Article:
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Common Mosquitoes of the Southeastern United States

As the weather warms up, mosquitoes begin to rear their ugly heads. There are 60+ species of mosquitoes in the southeastern United States, so we won’t be able to cover them all here. I’ve chosen the most commonly encountered mosquitoes from the three main groups: Aedes, Anopheles, and Culex.

Genus Aedes

Asian tiger mosquito (Aedes albopictus)

The Asian tiger mosquito was introduced into the United States on a shipment of used tires from Japan. The adult is actually quite attractive for a mosquito, with bold black and white markings. On the area right behind the head, there is a single white line and that is characteristic of this species.

Unlike most other mosquitoes, the Asian tiger mosquito bites during the day, particularly during the early morning and late afternoon. It prefers humans, but will also feed on domestic and wild animals, as well as birds.

This mosquito is particularly troublesome because it is an artificial container breeder, that is, it can breed in the tiniest amount of water being held by items and man-made objects – flower pots, buckets, and tools can hold enough water to support the development of the larvae. Dumping water out of containers and objects is a vital step in breaking the life cycle; however, what most people don’t know is that this mosquito glues its eggs to the sides of containers at the water line. While dumping out water is the first step, don’t forget to scrub the container to remove any eggs. The dry eggs can survive for months to years without water, so if you forget to dump out water for a few weeks, old eggs can still hatch.

In addition to breeding in a variety of objects right outside the home, it doesn’t like to fly very far, which keeps it uncomfortably close to us as we venture outside to get the mail, cook on the grill, or work in the yard.

This mosquito can transmit a variety of diseases, but most of these diseases are not established in the United States. The biggest concern is that it has the potential to spread Zika virus, should the virus make its way into our area.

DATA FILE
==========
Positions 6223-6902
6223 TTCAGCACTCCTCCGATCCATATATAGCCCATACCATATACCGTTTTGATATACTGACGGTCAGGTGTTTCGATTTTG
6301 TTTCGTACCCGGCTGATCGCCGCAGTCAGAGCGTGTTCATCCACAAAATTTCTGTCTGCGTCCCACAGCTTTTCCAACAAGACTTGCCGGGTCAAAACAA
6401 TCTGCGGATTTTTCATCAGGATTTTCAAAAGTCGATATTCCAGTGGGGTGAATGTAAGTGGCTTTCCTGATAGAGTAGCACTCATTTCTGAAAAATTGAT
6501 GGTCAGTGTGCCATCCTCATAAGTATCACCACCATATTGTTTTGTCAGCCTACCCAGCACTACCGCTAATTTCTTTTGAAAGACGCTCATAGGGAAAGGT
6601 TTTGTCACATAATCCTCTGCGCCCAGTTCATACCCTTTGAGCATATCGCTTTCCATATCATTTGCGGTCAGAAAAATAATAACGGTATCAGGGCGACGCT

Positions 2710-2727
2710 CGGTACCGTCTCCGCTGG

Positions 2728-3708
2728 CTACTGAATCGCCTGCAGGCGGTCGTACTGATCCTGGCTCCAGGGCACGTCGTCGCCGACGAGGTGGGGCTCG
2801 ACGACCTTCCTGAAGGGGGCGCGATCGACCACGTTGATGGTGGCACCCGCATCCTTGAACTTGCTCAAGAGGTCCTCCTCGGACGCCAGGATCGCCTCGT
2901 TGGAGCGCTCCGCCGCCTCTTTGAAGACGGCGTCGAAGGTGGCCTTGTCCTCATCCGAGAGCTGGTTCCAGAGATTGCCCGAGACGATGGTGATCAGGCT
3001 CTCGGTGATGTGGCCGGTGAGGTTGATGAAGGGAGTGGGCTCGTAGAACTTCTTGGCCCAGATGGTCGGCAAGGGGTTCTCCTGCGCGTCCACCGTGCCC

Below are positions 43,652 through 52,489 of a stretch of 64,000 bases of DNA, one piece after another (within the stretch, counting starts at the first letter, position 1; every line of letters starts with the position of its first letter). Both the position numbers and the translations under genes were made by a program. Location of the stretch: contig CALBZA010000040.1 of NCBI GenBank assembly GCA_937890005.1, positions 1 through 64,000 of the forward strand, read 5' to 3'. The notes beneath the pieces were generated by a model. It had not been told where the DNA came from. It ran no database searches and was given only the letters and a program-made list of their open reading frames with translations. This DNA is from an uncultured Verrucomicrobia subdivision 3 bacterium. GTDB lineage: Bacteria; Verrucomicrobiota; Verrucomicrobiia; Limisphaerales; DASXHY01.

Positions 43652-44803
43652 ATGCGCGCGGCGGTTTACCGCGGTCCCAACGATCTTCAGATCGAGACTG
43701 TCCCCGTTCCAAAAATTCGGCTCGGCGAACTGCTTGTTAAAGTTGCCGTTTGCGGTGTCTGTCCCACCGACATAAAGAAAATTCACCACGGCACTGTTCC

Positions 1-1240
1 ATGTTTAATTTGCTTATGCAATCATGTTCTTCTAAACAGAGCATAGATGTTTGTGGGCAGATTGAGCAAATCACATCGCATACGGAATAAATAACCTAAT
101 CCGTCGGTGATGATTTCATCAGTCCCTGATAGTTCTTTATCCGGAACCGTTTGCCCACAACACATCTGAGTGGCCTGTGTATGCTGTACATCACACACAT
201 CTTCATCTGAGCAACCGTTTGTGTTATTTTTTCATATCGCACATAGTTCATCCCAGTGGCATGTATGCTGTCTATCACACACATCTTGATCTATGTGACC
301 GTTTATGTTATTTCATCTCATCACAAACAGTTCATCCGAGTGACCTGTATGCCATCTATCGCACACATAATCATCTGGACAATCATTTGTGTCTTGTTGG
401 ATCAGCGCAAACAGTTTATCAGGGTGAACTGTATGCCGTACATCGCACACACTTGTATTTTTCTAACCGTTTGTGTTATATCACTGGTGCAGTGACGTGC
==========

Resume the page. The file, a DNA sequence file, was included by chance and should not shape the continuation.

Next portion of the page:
Genus Anopheles

Common malaria mosquito (Anopheles quadrimaculatus)

The malaria mosquito is brown with no obvious patterning. The wings have four spots created by patches of dark scales.

This mosquito bites at night. It prefers large mammals like cows, horses, and dogs, but will also feed on humans. It tends to travel less than a mile in search of a blood meal.

This mosquito breeds in slow-moving streams, ponds, and lakes with aquatic vegetation. Thick aquatic vegetation provides cover for the larvae, making it more difficult for fish to find and eat them.

Back when malaria was a problem in the United States, the malaria mosquito was of major concern. However, since the successful eradication of malaria from the United States in the 1950s, the dangers posed by this mosquito have dropped dramatically. It is, however, capable of transmitting dog heartworm, which is why your canine companions should always be up-to-date on heartworm medication. Whenever this mosquito is active, the potential for dog heartworm is present. Outdoor dogs are at much higher risk of dog heartworm because of their perpetual exposure to mosquitoes.

Genus Culex

Southern house mosquito (Culex quinquefasciatus)

The southern house mosquito is a non-descript, light brown mosquito with dark brown appendages.

This mosquito bites during the middle of the night. While it will bite humans, mosquitoes of the genus Culex usually prefer birds to other hosts.

Like the Asian tiger mosquito, this mosquito will breed in any artificial container that holds water. Since there are a multitude of things in our yards that could potentially hold water, our homes are rich breeding grounds for these mosquitoes, as well as Asian tiger mosquitoes. Unlike the Asian tiger mosquito, this mosquito lays its eggs on the surface of the water rather than gluing them to a substrate. It is still good practice to dump water and scrub containers since you may not know which mosquito has visited your property. Really, the best thing you can do is minimize what holds water in your yard, because it’s not feasible to dump and scrub everything every time it rains. Remove clutter and focus on cleaning items that are permanent, such as bird baths.

The 2012 West Nile virus epidemic in Dallas, Texas was caused by this mosquito. It can also transmit dog heartworm, but it is not very efficient in transmitting the disease. It can transmit fowlpox, a common disease of backyard chickens, as well as quail, pigeons, turkeys, and other birds. Most birds survive a fowlpox infection, but some will inevitably die (the young or weak). Symptoms of fowlpox include lesions on the comb, wattles, skin, and beak. There is a vaccine available which will protect chickens and turkeys.